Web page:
Formentera , A Mediterranean Paradise. Discover It By Boat
Formenetra, also known as “the paradise of the Mediterranean”, is so special that it is only accessible by boat. One of the best ways to enjoy its white sand beaches and turquoise waters is to rent a boat or sailboat in Ibiza, set sail and have the summer of your dreams.
Want to know more about its coves and where to anchor?
The distance between Ibiza and Formentera is 12 nautical miles and takes approximately 25 minutes by boat. Sant Antoni Bay is an ideal starting point for your boat holiday in The Balearic Islands given that its 400 meter dike protects it from the wind. As soon as you leave the port, you can see its fabulous coves, cliffs and known islets: Espalmador, Penjats and Malvins .
Formentera, the smallest of the Balearic Islands, has warm weather, is wild and natural and its waters are clear blue. Its 69 kilometre coastline allows for a multitude of options. If you rent a sailing catamaran, you are free to anchor overnight in magical inlets such as Cala en Baster, which stands out for its limestone walls and seabed of sand and rocks.
Those who prefer day outings with no overnight stays can rent a luxury schooner. The sea surrounding the island of Formentera differs from the rest of the Mediterranean because it is a natural reserve of “Posidonia Oceanica”, a seagrass species that purifies the water and maintains the balance of nature along the coast. Snorkeling in this area is certainly worthwhile.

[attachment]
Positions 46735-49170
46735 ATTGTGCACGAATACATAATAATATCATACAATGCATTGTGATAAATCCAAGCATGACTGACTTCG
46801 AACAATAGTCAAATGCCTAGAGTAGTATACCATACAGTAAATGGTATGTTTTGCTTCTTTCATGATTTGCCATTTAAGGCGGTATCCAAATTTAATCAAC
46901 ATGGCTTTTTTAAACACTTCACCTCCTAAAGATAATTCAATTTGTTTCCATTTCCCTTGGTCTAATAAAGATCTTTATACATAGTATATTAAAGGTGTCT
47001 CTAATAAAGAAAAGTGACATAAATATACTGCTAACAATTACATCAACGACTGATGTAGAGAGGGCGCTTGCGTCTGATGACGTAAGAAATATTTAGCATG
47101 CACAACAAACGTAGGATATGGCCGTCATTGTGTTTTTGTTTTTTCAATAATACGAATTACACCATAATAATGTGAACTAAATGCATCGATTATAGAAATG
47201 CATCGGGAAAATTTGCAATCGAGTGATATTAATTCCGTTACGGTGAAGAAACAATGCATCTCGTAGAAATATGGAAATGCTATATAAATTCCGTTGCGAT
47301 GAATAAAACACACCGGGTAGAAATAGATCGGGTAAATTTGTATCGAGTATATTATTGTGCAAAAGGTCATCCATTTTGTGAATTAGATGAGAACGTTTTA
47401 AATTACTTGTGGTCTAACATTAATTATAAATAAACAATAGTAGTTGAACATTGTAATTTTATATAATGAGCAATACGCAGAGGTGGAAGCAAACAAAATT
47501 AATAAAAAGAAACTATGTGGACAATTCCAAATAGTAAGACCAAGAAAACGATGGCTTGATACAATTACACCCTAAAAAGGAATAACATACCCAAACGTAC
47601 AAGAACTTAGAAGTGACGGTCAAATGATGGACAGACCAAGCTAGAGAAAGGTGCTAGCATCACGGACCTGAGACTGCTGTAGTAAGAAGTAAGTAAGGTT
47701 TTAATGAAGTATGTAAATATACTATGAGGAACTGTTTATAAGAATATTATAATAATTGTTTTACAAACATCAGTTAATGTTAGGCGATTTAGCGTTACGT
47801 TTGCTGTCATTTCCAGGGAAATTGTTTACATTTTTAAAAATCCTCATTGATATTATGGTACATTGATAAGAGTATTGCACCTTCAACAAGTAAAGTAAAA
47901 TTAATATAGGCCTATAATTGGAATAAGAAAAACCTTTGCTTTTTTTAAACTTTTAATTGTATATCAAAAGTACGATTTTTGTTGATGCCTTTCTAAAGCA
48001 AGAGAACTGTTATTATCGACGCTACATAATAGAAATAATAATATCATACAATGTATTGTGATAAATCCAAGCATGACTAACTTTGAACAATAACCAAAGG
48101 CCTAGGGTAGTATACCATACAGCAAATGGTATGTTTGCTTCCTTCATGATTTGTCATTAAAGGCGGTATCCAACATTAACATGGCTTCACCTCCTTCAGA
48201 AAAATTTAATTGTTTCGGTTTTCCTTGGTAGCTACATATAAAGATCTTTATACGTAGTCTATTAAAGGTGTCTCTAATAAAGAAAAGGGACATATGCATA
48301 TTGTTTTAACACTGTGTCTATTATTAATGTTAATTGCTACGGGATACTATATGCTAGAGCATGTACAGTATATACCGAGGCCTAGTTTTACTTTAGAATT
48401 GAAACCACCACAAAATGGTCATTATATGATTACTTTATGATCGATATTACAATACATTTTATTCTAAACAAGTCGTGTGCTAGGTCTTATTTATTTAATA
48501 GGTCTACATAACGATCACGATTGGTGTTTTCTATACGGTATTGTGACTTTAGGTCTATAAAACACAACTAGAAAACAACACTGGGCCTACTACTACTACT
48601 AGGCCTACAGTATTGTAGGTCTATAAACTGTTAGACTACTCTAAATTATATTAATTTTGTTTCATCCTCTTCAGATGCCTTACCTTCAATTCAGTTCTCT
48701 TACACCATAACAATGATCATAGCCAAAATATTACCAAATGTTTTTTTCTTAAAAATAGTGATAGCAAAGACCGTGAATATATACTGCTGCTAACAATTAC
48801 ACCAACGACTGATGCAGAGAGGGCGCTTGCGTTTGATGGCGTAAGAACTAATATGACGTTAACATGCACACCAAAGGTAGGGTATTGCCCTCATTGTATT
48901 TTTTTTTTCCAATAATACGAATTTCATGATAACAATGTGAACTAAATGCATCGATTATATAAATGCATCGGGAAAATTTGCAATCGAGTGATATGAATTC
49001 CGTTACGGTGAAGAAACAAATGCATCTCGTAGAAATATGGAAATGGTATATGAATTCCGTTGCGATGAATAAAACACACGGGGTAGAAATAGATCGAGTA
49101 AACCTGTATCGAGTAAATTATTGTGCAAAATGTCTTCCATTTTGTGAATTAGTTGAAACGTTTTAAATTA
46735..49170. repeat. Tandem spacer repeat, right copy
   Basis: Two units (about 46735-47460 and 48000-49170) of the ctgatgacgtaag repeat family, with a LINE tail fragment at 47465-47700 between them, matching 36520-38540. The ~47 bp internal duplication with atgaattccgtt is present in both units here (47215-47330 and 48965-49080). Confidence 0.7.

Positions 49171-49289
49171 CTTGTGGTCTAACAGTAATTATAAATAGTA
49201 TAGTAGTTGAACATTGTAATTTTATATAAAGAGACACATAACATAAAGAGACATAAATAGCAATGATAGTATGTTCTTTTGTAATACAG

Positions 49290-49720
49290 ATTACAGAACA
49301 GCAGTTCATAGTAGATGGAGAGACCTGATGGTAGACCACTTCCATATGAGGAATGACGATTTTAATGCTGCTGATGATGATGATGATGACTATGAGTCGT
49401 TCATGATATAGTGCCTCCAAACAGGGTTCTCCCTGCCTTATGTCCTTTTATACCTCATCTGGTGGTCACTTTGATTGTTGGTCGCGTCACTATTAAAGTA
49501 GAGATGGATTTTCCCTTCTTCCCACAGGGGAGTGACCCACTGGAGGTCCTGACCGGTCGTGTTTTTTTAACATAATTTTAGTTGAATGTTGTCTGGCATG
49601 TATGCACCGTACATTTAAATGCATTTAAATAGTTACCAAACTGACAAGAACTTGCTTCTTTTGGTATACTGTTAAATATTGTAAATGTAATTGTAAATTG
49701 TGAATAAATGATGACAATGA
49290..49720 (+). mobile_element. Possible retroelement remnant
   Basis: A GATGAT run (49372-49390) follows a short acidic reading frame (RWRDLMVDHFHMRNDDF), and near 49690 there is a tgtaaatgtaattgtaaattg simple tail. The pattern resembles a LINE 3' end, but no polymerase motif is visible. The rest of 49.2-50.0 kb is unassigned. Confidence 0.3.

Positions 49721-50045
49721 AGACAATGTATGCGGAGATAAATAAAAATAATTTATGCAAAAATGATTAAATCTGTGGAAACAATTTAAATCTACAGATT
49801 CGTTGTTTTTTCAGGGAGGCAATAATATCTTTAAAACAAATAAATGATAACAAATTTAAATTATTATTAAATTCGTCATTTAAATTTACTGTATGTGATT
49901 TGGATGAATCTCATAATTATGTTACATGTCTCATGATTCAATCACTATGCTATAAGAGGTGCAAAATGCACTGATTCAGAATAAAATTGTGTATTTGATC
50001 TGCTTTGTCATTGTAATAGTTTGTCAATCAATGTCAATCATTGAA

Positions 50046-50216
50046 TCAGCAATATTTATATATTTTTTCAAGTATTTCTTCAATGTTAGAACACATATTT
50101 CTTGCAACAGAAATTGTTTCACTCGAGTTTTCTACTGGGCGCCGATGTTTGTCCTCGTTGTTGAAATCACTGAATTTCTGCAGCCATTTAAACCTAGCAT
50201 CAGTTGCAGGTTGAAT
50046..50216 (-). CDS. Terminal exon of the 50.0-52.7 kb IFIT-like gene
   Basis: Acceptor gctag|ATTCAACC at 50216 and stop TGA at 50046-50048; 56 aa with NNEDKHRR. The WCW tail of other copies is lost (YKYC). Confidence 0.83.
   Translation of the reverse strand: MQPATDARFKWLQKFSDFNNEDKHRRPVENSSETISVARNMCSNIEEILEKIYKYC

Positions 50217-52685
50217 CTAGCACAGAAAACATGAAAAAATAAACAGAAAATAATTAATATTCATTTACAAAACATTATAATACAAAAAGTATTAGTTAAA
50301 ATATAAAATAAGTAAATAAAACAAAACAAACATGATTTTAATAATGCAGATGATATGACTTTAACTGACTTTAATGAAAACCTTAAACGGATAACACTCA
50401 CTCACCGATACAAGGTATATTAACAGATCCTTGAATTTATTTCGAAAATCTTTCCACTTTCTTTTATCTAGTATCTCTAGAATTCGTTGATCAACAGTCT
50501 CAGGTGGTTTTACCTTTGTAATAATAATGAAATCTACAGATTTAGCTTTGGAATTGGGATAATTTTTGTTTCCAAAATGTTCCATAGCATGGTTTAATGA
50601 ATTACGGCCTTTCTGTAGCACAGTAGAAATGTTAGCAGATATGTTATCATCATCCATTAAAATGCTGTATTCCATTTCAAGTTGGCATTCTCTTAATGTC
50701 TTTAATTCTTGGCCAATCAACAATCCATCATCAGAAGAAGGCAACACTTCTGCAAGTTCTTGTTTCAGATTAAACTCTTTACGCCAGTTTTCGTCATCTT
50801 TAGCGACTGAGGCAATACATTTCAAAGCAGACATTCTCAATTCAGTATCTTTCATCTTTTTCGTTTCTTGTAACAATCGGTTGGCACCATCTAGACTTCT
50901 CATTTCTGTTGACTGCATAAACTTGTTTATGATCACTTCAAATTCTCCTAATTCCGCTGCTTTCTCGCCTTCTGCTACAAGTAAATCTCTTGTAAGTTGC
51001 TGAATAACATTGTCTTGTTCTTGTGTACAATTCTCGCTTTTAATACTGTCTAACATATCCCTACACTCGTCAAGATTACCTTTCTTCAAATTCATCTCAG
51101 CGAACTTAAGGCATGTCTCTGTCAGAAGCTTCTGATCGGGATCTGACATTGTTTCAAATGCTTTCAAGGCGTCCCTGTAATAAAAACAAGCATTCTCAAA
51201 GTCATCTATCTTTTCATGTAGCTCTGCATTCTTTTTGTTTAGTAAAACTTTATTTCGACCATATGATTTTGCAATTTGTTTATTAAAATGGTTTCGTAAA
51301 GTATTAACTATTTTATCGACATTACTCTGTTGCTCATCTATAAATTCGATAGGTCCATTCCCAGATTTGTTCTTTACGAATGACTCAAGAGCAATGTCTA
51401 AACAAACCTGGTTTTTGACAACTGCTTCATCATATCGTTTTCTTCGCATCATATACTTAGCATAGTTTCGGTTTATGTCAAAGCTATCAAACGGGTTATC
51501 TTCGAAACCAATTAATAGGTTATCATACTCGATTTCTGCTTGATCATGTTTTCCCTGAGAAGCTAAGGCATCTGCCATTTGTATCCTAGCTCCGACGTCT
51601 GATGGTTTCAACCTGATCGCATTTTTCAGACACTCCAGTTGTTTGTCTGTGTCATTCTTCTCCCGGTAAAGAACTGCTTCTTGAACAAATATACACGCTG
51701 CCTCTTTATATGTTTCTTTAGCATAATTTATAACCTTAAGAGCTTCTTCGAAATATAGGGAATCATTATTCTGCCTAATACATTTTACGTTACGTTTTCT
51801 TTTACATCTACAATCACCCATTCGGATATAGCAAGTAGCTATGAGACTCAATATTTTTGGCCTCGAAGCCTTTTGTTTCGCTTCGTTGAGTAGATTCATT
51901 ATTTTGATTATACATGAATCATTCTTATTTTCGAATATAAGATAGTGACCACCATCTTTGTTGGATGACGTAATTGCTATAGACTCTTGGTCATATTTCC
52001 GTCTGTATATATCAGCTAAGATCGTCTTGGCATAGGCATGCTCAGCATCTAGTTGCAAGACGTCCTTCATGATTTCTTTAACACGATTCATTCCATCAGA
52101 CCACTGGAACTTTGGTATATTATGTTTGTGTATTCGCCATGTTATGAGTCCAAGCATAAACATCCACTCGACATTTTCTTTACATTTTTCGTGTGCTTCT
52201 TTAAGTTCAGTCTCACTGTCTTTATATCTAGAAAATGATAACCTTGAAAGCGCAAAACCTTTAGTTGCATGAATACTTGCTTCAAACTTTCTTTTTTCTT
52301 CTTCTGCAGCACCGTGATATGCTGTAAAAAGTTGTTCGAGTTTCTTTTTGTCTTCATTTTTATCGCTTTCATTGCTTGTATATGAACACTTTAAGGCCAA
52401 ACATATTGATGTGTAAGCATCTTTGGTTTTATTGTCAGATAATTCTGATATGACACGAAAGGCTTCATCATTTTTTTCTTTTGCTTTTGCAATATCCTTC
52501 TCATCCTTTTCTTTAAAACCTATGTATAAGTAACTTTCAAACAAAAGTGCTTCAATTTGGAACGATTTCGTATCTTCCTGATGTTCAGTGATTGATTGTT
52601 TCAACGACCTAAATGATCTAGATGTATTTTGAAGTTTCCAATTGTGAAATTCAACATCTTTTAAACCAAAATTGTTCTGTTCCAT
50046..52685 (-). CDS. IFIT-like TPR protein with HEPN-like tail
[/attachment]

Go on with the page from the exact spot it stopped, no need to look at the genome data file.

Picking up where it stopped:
If you rent a shallow draft boat in Ibiza, you can anchor in Cala Torretas and Cala Saona, both of which have spectacular views and multi-coloured seabeds.
Those who are more adventurous and love the idea of renting a sailboat will want to anchor in Cala Benirrás which has a beach surrounded by pine trees or in Cala Portinax, an ideal location for diving and underwater photography given its marine biodiversity.
Discover The Mediterranean. Get away from the hustle and bustle, rent a luxury boat in Formentera and enjoy the tranquillity of the island.
Spanish text writer:
Teresa De Vincenzo